The name of one of New Zealand's iconic ad agencies has reached the end of its road.
BC&F Dentsu (previously Barnes, Catmur & Friends) has been officially retired as part of a strategic reshuffle at its owner, advertising giant Dentsu.
The Japan-headquartered company announced this week that it was bringing together several of the network's capabilities under a single banner Dentsu organised across the three disciplines of creative, media and customer experience management.
This has led to the retirement of the BC&F Dentsu, Vizeum, MKTG, and With Collective brands in New Zealand.
BC&F Dentsu is the most storied of those companies in the local context, with a history dating back over two decades.
The agency was originally founded by industry legends Daniel Barnes and Paul Catmur, who built it into the hottest independent agency in the country before selling it to Dentsu in 2016 for an undisclosed sum. (The initial down payment was disclosed as $2.5 million).
After the acquisition, the name of the agency was simplified to BC&F Dentsu and advertising executive Murray Streets was brought in to take the reins.
Streets will stay with the streamlined Dentsu, assuming the position of managing director of the creative service line of the firm.
The media arm will be led by Richard Hale, while the customer experience management arm will come under the leadership of John Bessey.
Dentsu New Zealand managing director Robert Harvey told the Herald that this move wasn't about retiring brands, but rather about simplifying the structure of the organisation.
He said the organisation had been on this path for some time, adopting a single P&L model several years ago.
"This is about much more than a change of name and logo for our agencies
"It's about removing silos and ensuring clients get the best service we can offer across the customer journey."
Harvey said that operating with different entities within the same business created a naturally competitive environment that wasn't conducive to collaborations. He argues that by stripping away those separations, the teams will be better encouraged to work together on clients – particularly at a time when the media is highly fragmented.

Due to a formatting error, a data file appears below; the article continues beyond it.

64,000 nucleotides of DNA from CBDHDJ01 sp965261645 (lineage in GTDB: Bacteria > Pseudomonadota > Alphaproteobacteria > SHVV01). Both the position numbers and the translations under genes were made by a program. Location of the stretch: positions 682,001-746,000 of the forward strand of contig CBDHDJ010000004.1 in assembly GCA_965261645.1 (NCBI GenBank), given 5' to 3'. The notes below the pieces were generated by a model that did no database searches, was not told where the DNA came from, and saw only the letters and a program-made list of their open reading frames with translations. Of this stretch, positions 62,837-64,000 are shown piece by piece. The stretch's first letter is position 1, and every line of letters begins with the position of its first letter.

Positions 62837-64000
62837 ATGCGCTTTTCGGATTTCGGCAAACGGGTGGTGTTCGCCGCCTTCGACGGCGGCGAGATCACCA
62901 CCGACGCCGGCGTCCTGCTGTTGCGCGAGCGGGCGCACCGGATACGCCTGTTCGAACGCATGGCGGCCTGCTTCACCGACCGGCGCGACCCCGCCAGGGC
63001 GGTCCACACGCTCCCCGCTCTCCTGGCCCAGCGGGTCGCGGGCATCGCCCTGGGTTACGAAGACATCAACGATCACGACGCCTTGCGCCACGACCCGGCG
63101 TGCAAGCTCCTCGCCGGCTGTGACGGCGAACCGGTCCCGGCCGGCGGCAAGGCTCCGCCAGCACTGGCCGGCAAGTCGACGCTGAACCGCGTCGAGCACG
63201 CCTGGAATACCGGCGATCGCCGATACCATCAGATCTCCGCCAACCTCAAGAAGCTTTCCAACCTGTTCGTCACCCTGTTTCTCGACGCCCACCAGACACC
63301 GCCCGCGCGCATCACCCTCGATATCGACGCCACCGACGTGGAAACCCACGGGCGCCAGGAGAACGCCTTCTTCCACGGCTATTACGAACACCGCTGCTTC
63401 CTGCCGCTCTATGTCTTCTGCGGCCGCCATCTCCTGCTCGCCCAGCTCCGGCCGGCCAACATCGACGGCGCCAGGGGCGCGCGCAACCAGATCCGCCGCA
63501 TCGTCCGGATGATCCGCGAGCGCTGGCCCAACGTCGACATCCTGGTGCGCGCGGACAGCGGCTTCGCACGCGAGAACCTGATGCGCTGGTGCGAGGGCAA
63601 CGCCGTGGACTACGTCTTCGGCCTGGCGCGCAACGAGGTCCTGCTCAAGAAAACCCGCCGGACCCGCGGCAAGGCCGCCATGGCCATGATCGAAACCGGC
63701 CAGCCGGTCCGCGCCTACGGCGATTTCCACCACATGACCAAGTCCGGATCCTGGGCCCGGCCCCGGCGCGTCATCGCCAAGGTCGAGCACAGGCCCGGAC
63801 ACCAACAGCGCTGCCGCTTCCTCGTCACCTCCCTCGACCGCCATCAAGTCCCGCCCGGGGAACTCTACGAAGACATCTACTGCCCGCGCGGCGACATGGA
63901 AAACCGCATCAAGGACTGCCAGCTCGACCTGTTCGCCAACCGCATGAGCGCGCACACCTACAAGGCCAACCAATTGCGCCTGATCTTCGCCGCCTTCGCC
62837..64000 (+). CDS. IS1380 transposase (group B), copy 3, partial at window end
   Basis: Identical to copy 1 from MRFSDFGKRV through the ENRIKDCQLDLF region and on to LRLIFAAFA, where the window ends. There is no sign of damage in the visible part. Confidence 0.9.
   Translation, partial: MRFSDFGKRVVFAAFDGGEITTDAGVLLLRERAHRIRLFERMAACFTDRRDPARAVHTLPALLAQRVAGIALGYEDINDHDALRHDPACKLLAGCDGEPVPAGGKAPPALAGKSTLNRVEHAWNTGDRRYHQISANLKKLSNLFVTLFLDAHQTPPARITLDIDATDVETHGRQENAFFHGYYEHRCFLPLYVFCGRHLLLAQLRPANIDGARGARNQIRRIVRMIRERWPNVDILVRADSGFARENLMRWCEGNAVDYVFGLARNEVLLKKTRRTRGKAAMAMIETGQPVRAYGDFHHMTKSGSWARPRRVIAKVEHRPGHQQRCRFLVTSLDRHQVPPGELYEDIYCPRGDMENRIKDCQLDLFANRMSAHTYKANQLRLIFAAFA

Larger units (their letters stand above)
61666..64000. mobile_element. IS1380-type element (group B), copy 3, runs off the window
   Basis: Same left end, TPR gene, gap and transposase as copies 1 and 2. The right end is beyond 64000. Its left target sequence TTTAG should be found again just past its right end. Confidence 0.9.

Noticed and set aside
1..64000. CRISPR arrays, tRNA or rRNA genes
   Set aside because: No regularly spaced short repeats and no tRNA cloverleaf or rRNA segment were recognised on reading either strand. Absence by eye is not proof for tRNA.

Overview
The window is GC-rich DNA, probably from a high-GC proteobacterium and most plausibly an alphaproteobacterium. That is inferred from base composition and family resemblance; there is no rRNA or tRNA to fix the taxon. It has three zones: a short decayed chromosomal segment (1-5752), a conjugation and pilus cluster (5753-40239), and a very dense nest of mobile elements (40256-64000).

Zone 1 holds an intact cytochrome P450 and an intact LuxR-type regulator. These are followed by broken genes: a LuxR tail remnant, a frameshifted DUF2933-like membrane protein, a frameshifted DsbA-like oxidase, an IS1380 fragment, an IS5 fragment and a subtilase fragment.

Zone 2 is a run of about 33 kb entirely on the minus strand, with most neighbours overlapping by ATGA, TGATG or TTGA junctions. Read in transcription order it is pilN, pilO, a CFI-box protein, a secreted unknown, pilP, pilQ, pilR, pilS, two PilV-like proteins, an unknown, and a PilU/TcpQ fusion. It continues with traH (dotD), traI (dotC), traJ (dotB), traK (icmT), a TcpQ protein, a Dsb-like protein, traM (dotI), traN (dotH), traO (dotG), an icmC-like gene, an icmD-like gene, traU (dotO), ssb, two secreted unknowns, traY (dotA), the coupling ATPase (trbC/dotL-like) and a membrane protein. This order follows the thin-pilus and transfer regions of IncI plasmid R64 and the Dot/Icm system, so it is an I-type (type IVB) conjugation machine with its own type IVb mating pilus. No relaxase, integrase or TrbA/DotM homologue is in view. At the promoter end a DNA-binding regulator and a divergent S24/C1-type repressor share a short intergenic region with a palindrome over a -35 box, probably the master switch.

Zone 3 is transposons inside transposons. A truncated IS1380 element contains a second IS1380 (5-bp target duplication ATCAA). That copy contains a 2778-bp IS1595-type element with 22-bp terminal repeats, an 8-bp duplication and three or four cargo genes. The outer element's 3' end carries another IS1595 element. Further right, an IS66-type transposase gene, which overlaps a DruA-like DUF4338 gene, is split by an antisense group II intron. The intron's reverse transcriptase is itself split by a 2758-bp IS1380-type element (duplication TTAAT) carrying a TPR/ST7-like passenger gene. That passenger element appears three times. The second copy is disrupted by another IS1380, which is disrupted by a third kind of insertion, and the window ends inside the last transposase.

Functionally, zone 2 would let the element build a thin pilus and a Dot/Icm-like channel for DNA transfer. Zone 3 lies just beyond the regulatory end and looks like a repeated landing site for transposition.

Harvey confirmed that the restructure has led to some redundancies at the firm, but wouldn't comment on the numbers involved.
"We've had a small number of redundancies, but it's difficult to say whether they can be attributed to the structural changes or the impact of Covid-19."
The trend of consolidation has been happening across the advertising landscape in recent years, with major holding companies bringing together previously disparate brands.
Some of the changes have resulted in some acronym-heavy hybrids that have left many scratching their heads.
WPP has attracted significant attention in recent years for its willingness to bring its various entities together. In 2018, the advertising giant merged famous ad shop Y&R with digital agency VML to create Y&RVML. It followed this up by merging the JWT, the oldest ad agency in the world, with Wunderman to form Wunderman Thompson.
These moves have sometimes been controversial, provoking a sense of nostalgia across the industry due to the important role they played in progressing the advertising industry.
Harvey drew a distinction between WPP's strategy and what he was doing, saying that Dentsu's approach wasn't about merging certain parts of the business but rather about creating uniform identity across the board.
He says the media landscape - and with it the nature of advertising - is changing and agencies are increasingly in competition with multinational consultancies that offer cross-discipline strategic expertise to their clients.
"We don't see Dentsu as a holding company, but rather as a 'teaming company'", Harvey told the Herald, explaining that it was about getting the right team to help a client achieve an objective – whether that involves a creative, media or customer experience challenge.
"We are passionate about the power of diversity and bringing ideas from anyone, anywhere."
Harvey has also stressed that this strategy is unique to New Zealand and shouldn't be seen as indicative of what the Dentsu business is planning to do in other markets around the world.